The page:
India's Best Fund Managers 2017

Curious buyer

For Ajay Garg, investing is a 24/7 activity, even when he is out shopping 

In the busy world of managing funds, sometimes it can be difficult to maintain a work-life balance. But, you can have the best of both worlds if you follow Ajay Garg’s lead. “I have started enjoying shopping now. Visiting stores with your family over the weekend can give you good insights about how consumers are behaving and which products they are likely to buy,” he says with a smile.

Garg, 46, has been managing funds at Birla Sun Life since 2006. Although he started managing the Birla Sun Life MNC fund officially in 2008, he started taking investment calls from 2006 under the supervision of A Balasubramanian, who was then the chief investment officer. Working with Bala sharpened Garg’s focus on quality investments. “He would tell us to avoid leveraged companies and focus on quality companies,” recalls Garg.

Since then, Bala went on to play a larger role as CEO, while Garg became a successful fund manager at Birla Sun Life. While Garg prefers to call himself a bottom-up stock picker, he took a more sectoral view in his early years as a fund manager. This was a time when the MNC fund bought Honeywell Automation in 2007. The US-headquartered Honeywell had several factors in its favour. The company was operating in a niche segment. It offered products and solutions for certain critical operations in projects. In India, Honeywell’s business is spread across four verticals — aerospace, home and building technologies, safety and productivity solutions and performance materials and technologies. What gave further comfort was that since these solutions were critical, the project owner would never compromise on quality. It looked like a long-term secular compounding story. According to data from Value Research, the stock, bought as part of the fund portfolio, is trading more than 450% above its average investment price, raking in a profit of Rs.200 crore for the fund.

Another investment that Garg made during this period was in credit rating firm ICRA, Moody’s arm in India. India needed infrastructure and companies needed to raise funds for that. The bond market needed to be deepened and that required ratings from credible agencies to instill confidence in investors. The fund made a profit of Rs.181 crore on the stock. It bought ICRA in April 2007 when the company got listed. The stock, which is still a part of the fund’s portfolio, closed at Rs.798 on the day of its listing and currently trades around Rs.4,033, a five-fold rise. 

But, such robust returns don’t come without resilient conviction. When the 2008 crisis engulfed the financial markets, rating agencies were punished on rising concerns about their role in rating mortgage-backed securities. The stock crashed to Rs.350 from Rs.1,000. However, Garg stuck to his conviction and was more than amply rewarded.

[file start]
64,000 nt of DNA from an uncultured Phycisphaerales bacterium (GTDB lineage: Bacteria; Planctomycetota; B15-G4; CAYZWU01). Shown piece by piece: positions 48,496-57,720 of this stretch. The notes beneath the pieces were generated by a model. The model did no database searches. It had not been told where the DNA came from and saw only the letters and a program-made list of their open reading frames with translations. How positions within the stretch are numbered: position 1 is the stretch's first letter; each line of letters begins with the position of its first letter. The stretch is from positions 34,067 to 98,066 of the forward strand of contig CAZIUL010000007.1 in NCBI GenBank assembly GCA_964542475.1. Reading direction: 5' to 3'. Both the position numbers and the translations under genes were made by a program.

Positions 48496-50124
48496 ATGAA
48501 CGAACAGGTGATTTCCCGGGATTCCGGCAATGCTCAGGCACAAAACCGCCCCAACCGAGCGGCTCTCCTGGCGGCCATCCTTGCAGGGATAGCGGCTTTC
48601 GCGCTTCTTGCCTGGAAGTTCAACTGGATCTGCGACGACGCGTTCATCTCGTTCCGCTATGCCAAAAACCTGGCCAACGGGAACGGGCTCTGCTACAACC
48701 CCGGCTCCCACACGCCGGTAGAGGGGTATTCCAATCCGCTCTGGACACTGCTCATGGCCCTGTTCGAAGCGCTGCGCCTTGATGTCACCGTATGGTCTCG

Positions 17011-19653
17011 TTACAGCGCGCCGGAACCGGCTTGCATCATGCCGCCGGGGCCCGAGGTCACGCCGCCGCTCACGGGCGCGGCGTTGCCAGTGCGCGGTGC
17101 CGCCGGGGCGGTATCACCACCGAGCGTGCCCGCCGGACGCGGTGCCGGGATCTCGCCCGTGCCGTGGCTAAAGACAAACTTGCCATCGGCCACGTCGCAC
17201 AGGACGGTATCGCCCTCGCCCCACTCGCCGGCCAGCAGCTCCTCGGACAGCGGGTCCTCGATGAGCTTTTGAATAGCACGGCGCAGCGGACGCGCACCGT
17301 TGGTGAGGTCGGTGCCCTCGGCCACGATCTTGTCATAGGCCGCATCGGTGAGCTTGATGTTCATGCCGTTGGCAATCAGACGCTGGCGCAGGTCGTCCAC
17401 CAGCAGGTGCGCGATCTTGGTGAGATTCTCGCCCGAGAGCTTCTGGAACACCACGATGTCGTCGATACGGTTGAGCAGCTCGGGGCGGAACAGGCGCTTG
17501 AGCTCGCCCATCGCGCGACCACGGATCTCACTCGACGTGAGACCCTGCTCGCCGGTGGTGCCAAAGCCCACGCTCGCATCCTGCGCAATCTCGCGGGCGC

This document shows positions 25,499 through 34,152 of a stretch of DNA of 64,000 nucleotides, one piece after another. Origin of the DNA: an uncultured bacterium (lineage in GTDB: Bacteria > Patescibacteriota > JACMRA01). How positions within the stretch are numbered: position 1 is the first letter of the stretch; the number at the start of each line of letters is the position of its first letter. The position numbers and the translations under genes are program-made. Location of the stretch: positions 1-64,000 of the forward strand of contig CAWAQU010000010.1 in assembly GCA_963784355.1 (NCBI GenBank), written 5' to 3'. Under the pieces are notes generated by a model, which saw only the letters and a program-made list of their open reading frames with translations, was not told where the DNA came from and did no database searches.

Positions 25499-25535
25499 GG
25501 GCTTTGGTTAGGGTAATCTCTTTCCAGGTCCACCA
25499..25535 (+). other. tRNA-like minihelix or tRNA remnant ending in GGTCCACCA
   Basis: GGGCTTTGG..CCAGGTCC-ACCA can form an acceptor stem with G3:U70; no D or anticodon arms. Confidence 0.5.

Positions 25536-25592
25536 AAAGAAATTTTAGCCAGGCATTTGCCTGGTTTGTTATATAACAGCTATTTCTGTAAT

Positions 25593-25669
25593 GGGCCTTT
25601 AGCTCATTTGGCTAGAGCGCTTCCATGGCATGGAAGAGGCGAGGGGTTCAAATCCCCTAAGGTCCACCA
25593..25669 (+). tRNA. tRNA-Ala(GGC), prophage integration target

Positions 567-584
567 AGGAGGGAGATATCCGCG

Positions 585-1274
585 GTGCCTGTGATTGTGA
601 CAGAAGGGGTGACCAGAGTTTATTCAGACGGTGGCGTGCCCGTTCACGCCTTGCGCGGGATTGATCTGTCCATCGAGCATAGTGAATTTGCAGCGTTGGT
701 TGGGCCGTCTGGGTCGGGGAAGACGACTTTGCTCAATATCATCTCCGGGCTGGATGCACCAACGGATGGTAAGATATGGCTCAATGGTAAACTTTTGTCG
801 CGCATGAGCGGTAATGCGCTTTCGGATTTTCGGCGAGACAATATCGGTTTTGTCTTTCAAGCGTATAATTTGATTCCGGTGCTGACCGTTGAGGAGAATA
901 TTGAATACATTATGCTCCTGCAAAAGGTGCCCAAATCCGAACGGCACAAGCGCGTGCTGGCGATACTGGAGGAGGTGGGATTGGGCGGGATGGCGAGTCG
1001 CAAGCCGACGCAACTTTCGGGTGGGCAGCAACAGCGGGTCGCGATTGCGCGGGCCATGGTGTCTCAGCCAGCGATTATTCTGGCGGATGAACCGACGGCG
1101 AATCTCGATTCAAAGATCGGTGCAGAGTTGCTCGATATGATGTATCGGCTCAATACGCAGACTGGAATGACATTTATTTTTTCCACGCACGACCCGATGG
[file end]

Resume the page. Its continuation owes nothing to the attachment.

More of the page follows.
Garg feels 2008-2010 was a period of learning. It taught him the inherent risks in taking a top-down approach. This was a time when almost all fund managers loaded up on infrastructure names as it was quite apparent that the government would drive the much-needed infrastructure investment that the country needed.

Those expectations, however, never materialised thanks to the 2008 crisis and the policy logjam that followed after the Congress government was re-elected in the 2009 Lok Sabha elections. Many had hoped that the UPA government would be able to put the infrastructure plan back on track, but that never happened. 

Garg couldn’t escape the hit infrastructure stocks took. His Birla Sun Life Tax Relief ’96 had exposure to a Hyderabad-based power and infrastructure company and a Mumbai-based infrastructure firm. The power and infrastructure company saw its stock fall 42% by the end of 2008 while the stock price of the Mumbai-based company ended the year with a loss of 56%. While Garg was never really a fan of real estate, he had some marginal exposure and little choice but to see his investments tank.   

Wiser from his learnings from the slowdown between 2008 and 2010, Garg shifted to a more bottom-up style of picking stocks. He believes that a slowdown separates the men from the boys. “When the domestic economy is slowing down and conditions are tough; that is when you can identify which companies are the ones that are able to pull ahead despite the headwind. These are the moments when a company evolves; when a micro-cap company becomes a mid-cap or a mid-cap becomes a large-cap,” he explains.

And going by the performance of his funds, it seems to have worked well for him. For instance, when the investment call was made on Bayer CropScience in August 2011, the company had been consistently growing even though the sector was not. Being a global player, the company had a wide-range of agro-chemical products that could cater to the present as well as future needs of Indian farmers. The bet on the stock in an otherwise stagnant sector paid off, making the fund richer by Rs.234 crore.